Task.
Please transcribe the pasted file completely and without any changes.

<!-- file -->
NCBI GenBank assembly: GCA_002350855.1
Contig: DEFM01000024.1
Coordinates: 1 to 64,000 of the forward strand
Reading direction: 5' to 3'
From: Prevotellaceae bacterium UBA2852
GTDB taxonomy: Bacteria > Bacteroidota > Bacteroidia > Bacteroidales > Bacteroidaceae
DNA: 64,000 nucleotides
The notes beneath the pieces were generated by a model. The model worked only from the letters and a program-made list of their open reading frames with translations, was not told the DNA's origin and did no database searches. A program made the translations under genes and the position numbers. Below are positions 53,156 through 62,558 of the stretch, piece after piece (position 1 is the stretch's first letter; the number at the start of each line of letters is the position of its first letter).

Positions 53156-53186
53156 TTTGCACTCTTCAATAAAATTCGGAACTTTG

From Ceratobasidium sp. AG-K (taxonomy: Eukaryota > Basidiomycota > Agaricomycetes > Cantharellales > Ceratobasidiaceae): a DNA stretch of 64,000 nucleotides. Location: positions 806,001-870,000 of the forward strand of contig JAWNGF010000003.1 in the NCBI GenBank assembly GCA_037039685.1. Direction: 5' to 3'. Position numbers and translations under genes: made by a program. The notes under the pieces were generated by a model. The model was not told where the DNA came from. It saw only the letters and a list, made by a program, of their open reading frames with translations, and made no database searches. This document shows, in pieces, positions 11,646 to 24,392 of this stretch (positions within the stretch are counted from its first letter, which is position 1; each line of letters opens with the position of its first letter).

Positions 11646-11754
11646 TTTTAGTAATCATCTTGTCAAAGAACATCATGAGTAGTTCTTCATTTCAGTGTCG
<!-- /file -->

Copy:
NCBI GenBank assembly: GCA_002350855.1
Contig: DEFM01000024.1
Coordinates: 1 to 64,000 of the forward strand
Reading direction: 5' to 3'
From: Prevotellaceae bacterium UBA2852
GTDB taxonomy: Bacteria > Bacteroidota > Bacteroidia > Bacteroidales > Bacteroidaceae
DNA: 64,000 nucleotides
The notes beneath the pieces were generated by a model. The model worked only from the letters and a program-made list of their open reading frames with translations, was not told the DNA's origin and did no database searches. A program made the translations under genes and the position numbers. Below are positions 53,156 through 62,558 of the stretch, piece after piece (position 1 is the stretch's first letter; the number at the start of each line of letters is the position of its first letter).

Positions 53156-53186
53156 TTTGCACTCTTCAATAAAATTCGGAACTTTG

From Ceratobasidium sp. AG-K (taxonomy: Eukaryota > Basidiomycota > Agaricomycetes > Cantharellales > Ceratobasidiaceae): a DNA stretch of 64,000 nucleotides. Location: positions 806,001-870,000 of the forward strand of contig JAWNGF010000003.1 in the NCBI GenBank assembly GCA_037039685.1. Direction: 5' to 3'. Position numbers and translations under genes: made by a program. The notes under the pieces were generated by a model. The model was not told where the DNA came from. It saw only the letters and a list, made by a program, of their open reading frames with translations, and made no database searches. This document shows, in pieces, positions 11,646 to 24,392 of this stretch (positions within the stretch are counted from its first letter, which is position 1; each line of letters opens with the position of its first letter).

Positions 11646-11754
11646 TTTTAGTAATCATCTTGTCAAAGAACATCATGAGTAGTTCTTCATTTCAGTGTCG